Saturday, June 13, 2015

The Bully

I can still hear his voice. Scratchy, high pitched, with a long drawl that punctuated words for emphasis. I met Charles Sebesta in 1992, shortly after leaving a civil firm and going to work for a criminal defense lawyer in Bryan, a short distance from where Sebesta was district attorney. I had never practiced criminal law. Everything was new. New law, new clients, new to dealing with prosecutors.

Amongst all these new things, Charles Sebesta stood out.

The reporting on Sebesta's prosecution of Anthony Graves, and Graves' conviction at Sebesta's hands for capital murder and resulting death sentence have been throughly documented, perhaps best by Pamela Colloff in her extraordinary Texas Monthly piece from 2010. However, it was Graves' comments to Colloff after the disbarment news broke concerning other Sebesta prosecutions that hit me where I lived:
'I think this is a great first step,' [Graves] said. 'But a lot of people in Washington and Burleson counties were prosecuted and convicted by Charles Sebesta, and some of them are still behind bars. All of those cases need to be examined, too.'
Although his jurisdiction included larger Washington county, Sebesta's primary office was in Caldwell, the county seat of Burleson county. He held court in his office on the top floor of the courthouse, down a long hallway next to a set of narrow stairs that led (and still lead) to a side entrance to the district courtroom. The space is now occupied by a district court judge.

Colloff notes in the TM story hyperlinked above about the Sebesta's disbarment:
It was a stunning reversal of fortune for a man who was, for decades, the most powerful elected official in Burleson and Washington counties.
The newbie criminal defense lawyer I was in the early 1990's thought so. Sebesta WAS the most powerful elected official in, particularly, Burleson county. He was not afraid to bully, cajole or just knowingly smile at disagreement. To this end, like Graves' comments, it was finding of fact number 10 from the Judgment of Disbarment that was the most jarring to me:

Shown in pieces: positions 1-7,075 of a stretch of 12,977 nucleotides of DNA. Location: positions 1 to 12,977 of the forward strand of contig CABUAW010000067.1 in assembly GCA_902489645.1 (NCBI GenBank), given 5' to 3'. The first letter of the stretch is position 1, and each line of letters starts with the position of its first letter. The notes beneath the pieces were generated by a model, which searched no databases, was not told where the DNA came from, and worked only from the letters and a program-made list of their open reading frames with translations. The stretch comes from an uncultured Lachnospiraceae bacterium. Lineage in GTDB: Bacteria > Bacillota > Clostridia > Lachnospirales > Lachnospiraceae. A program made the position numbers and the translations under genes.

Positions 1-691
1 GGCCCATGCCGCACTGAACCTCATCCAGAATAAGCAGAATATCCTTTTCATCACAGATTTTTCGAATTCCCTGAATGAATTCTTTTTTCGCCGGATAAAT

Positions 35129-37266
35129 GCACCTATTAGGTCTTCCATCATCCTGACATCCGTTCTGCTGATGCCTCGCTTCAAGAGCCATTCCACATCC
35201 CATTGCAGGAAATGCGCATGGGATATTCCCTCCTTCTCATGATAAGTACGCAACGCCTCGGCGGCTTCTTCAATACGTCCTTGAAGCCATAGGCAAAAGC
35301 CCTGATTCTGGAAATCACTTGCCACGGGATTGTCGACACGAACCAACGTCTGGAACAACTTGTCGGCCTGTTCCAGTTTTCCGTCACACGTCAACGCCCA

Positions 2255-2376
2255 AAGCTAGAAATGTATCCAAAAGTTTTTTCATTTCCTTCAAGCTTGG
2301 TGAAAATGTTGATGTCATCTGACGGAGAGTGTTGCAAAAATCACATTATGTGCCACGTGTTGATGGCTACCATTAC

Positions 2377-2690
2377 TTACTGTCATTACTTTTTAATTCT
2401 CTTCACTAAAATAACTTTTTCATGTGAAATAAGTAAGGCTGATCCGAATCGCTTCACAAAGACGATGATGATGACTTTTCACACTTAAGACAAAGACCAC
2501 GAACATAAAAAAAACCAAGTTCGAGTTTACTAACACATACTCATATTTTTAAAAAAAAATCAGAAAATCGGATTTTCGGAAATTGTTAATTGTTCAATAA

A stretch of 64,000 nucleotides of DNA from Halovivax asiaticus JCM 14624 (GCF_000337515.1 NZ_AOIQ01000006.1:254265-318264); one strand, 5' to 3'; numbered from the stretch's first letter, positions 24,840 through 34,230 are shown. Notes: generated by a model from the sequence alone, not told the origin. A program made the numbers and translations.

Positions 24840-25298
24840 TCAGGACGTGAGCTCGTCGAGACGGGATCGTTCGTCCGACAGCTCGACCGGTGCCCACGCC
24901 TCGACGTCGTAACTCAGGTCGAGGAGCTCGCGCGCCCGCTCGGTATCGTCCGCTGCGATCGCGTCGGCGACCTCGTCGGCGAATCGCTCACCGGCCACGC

Graves presented an alibi defense at trial. The defense centered around witnesses that put him in Brenham, Texas on the night of the murders. Yolanda Mathis ("Mathis") was Graves' girlfriend and had previously testified at grand jury that she had been with Graves during the critical time period on the night of the murders. After being sworn in and placed under the Rule, but before the defense called her to the stand at trial, and while Mathis was not in the courtroom, Sebesta stated in open court that:
Mr. Sebesta: Judge, when they call Yolanda Mathis we would ask, outside the presence of the jury that the Court warn her of her rights. She is a suspect in these murders and it's quite possible, at some point in the future, she might be indicted. I don't know. And I feel outside the presence of the jury that it would be proper to warn her of her rights.
Sebesta had no evidence or information tending to show Yolanda Mathis was a suspect or had any involvement in the murders. Whether the result was intended or not, Yolanda Mathis refused to appear as a witness for the defense after this false statement was uttered to the court. Sebesta's statement to the court was false and in violation of Rule 3.03(a)(l).
The statement above quoted was on the record in a capital murder/death penalty case. Can you imagine the number of times some variant of this tactic was used in service of securing capitulation in cases Sebesta convinced himself about? This was the kind of thing the defense bar got from him. I never tried a case against Sebesta. I was intimidated by him. That is no excuse. You have to push back on bullies. A quarter century after meeting him I try and take solace in that he hardened of my resolve to become a better criminal defense lawyer. It is little comfort, even after this span of time.

Sebesta's protestations about the accusations against him have been, up until the actual grievance proceedings, very public and vocal. As of this writing he still has an active website deriding the accusations against him. Sebesta had public comments about the complaint to Maggie Kiely of the Bryan/College Station Eagle in January, 2014. All the more ironic then, when it came time to decide whether the grievance proceedings would subject to public viewing in a court of record or a private proceeding before the grievance committee, Sebesta chose closed doors.

Importantly, Brian Baker was the presiding member of the evidentiary panel which made the findings and conclusions resulting in the Judgment of Disbarment. Baker is a prosecutor. His father is a prosecutor. Brian is first assistant district attorney for Brazos County. I was part of a team that tried a Capital Murder/Death Penalty case against him.

One other thing. Brian's boss, the elected district attorney of Brazos County, Texas is Jarvis Parsons. Jarvis is African American. Brazos County is now the largest county in Texas with a district attorney of color. Not exactly relevant, but worth a note.

I will be in Burleson county district court Monday morning. The same courtroom down the back stairwell from Sebesta's old office.

The ghosts live on.


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